"Server events are a great way to help customers help themselves. If there’s an outlet you can give people to teach them how to fish and get them to fish on their own, it’s best to give them that option."


Case Two



This company, who chose to remain anonymous, is one of North America’s leading providers of medical insurance for cats and dogs, and its Data Management System is one of the many time-saving, cost-reducing software solutions it offers animal welfare organizations.



The application uses column tenanting to prevent cross-contamination of client data, and each object can have between 10k to 100k records. Reports containing three or more data objects were taking over ten minutes to run because the application was running a tenant check for each row of each data object. Changing this protocol would require altering the way the application built its SQL queries.



The company worked with Exago Support and Client Services to build a server event that uses unique key fields and joins to run column tenancy checks just once per report, rather than once per object.

34 lines of code, 10 hrs net development time.



Request a feature enhancement or special build from Exago and wait for approval and implementation.


"Before implementing this server event, a report with five or six large data objects in it was regularly hitting our ten-minute timeout limit. After implementing this server event, we got all data back within thirty seconds."


Building Together

One of the beautiful things about an extensible BI solution is that it fosters collaborative innovation between client and provider. Instead of simply requesting development from the provider, the client company can contribute to the programming process by building their own extensions and demonstrating their applicability, putting that feature on the fast track to global implementation should it be relevant to a wider audience.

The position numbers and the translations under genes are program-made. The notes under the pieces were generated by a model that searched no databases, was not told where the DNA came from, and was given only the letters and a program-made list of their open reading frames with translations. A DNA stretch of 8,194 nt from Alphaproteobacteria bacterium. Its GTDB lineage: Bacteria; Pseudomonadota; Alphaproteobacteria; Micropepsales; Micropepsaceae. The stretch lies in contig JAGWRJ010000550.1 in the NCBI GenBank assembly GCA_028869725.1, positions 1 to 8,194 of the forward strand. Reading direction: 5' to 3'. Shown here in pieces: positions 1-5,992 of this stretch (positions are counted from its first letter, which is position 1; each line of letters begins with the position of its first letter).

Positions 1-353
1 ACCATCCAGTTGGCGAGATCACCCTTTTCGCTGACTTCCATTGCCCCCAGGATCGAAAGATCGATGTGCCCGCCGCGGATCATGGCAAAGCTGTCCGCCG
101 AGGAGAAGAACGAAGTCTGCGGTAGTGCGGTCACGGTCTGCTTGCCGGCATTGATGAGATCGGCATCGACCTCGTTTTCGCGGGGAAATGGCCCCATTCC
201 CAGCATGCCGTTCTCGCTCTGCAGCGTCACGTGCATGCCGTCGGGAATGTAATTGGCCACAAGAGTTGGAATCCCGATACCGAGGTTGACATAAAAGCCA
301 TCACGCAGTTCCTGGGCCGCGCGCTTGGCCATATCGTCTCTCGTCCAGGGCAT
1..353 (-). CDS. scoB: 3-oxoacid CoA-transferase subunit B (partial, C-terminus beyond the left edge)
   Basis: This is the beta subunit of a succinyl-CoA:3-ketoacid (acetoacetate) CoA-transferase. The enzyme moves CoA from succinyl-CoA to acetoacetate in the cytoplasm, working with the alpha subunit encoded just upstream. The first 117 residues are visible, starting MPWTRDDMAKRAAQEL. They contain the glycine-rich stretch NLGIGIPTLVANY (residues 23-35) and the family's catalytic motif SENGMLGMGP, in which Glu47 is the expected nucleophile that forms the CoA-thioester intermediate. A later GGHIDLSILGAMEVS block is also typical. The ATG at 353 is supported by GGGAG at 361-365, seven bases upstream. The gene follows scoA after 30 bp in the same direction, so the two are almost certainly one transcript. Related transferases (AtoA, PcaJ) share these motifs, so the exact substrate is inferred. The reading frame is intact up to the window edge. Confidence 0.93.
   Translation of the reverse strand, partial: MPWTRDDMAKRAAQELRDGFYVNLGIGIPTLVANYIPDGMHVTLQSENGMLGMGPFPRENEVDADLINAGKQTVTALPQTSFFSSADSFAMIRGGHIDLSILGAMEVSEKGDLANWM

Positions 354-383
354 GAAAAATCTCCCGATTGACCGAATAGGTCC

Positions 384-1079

ESM, a leading provider of spend management solutions, for example, used SAEs to always format certain data fields as currency upon report execution, and as of v2016.3.0, “currency” is available as a data type category in column metadata. Similarly, it was Logfire, a provider of warehouse management applications, who developed the event that inspired the schedule-to-repository enhancement, which enables scheduled reports to be stored in a directory rather than emailed.

Extensibility as a product design practice has the potential to accelerate innovation and build meaningful partnerships between participating businesses, all while getting the job done.


Quick Guide to Evaluating Extensibility

Since every solution has a different name for its extensibility features, below are some questions to ask during a product demonstration to determine whether the BI solution has an extensible running state or something equivalent to Exago SAEs. The questions all ask after the same functionality but are worded to accommodate different levels of technical proficiency, ordered from least to most technical.

- “Can I have a data field always formatted as currency, regardless of whether the user has applied that formatting and regardless of how the data is formatted in the database?”

- “Can I modify SQL during report execution?”

- “Can I make intrasession changes to the running state?”

To learn more about Exago’s server and action events, visit our Knowledge Base, or browse our Support Lab videos for related titles.



Authored by
Nicole Hitner
Content Strategist